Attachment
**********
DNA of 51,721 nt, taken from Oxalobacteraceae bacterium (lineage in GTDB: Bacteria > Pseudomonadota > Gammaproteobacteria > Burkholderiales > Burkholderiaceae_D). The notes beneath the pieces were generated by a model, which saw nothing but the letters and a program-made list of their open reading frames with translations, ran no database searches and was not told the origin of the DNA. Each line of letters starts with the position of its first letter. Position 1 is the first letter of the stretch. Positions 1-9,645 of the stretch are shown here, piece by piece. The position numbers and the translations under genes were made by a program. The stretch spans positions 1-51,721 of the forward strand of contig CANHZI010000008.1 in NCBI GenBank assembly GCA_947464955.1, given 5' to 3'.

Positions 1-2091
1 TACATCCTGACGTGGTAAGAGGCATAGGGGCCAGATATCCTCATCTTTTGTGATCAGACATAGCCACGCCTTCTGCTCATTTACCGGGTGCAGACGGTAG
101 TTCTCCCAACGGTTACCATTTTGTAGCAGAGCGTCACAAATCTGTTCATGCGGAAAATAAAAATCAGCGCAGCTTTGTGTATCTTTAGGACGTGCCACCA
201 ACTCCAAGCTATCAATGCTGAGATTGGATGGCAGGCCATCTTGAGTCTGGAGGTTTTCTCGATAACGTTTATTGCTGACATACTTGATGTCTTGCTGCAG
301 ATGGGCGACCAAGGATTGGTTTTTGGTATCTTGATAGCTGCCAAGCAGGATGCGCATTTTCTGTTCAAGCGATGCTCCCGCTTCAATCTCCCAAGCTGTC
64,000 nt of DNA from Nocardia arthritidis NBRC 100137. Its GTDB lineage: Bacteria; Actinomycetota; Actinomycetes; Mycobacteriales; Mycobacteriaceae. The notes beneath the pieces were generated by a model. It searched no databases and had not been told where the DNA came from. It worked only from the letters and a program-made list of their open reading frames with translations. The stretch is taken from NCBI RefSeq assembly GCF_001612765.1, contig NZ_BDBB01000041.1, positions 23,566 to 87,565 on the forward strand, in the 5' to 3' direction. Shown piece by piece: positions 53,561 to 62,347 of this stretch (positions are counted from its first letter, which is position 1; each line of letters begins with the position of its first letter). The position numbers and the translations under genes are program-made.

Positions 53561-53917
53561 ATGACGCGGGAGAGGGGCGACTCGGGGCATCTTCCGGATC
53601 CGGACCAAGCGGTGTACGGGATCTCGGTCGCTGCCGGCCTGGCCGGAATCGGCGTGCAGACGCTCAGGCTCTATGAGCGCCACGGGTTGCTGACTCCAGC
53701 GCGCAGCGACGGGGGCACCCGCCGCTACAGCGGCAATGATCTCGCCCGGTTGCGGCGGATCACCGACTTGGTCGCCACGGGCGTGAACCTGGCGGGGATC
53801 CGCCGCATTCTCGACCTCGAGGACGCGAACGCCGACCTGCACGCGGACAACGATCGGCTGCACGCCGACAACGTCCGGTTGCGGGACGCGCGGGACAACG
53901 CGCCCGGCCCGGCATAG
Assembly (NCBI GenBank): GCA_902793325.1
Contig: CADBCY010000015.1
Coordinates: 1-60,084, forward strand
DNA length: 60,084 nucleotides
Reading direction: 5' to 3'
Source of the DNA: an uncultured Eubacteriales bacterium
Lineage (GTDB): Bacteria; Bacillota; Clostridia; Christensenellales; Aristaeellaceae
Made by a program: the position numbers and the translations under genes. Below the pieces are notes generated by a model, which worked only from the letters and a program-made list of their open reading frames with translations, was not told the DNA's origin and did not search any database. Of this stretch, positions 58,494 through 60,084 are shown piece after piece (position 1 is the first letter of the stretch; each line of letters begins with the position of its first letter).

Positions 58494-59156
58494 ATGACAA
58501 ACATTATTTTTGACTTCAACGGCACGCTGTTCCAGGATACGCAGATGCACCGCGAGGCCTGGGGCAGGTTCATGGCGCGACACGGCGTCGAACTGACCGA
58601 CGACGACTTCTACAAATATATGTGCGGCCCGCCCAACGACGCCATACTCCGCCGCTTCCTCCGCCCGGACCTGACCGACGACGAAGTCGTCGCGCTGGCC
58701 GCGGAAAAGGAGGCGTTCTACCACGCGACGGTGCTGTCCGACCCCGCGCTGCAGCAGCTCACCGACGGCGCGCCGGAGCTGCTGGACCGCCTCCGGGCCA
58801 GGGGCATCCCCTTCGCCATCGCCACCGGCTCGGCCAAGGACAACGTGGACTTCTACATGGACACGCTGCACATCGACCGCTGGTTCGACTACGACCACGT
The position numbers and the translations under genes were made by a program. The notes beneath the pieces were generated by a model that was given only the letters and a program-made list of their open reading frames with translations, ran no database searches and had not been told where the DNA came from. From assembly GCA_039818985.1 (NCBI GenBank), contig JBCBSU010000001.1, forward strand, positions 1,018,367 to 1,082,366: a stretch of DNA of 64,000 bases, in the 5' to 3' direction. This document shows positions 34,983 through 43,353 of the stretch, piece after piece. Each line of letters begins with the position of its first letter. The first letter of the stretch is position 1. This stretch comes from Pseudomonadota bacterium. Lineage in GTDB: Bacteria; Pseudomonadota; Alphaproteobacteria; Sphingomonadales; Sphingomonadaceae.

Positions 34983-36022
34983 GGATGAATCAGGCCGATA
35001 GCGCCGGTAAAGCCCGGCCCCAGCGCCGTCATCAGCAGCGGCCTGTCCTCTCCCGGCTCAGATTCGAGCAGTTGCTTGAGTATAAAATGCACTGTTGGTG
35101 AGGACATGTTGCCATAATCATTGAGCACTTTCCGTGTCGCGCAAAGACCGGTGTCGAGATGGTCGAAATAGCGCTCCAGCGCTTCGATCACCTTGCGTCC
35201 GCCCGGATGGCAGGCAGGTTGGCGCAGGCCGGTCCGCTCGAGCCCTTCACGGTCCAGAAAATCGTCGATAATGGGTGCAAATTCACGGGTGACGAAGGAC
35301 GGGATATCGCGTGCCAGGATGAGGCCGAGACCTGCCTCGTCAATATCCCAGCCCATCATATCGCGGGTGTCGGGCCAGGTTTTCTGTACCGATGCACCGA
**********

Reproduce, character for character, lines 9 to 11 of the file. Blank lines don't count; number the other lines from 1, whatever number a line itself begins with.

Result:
53561 ATGACGCGGGAGAGGGGCGACTCGGGGCATCTTCCGGATC
53601 CGGACCAAGCGGTGTACGGGATCTCGGTCGCTGCCGGCCTGGCCGGAATCGGCGTGCAGACGCTCAGGCTCTATGAGCGCCACGGGTTGCTGACTCCAGC
53701 GCGCAGCGACGGGGGCACCCGCCGCTACAGCGGCAATGATCTCGCCCGGTTGCGGCGGATCACCGACTTGGTCGCCACGGGCGTGAACCTGGCGGGGATC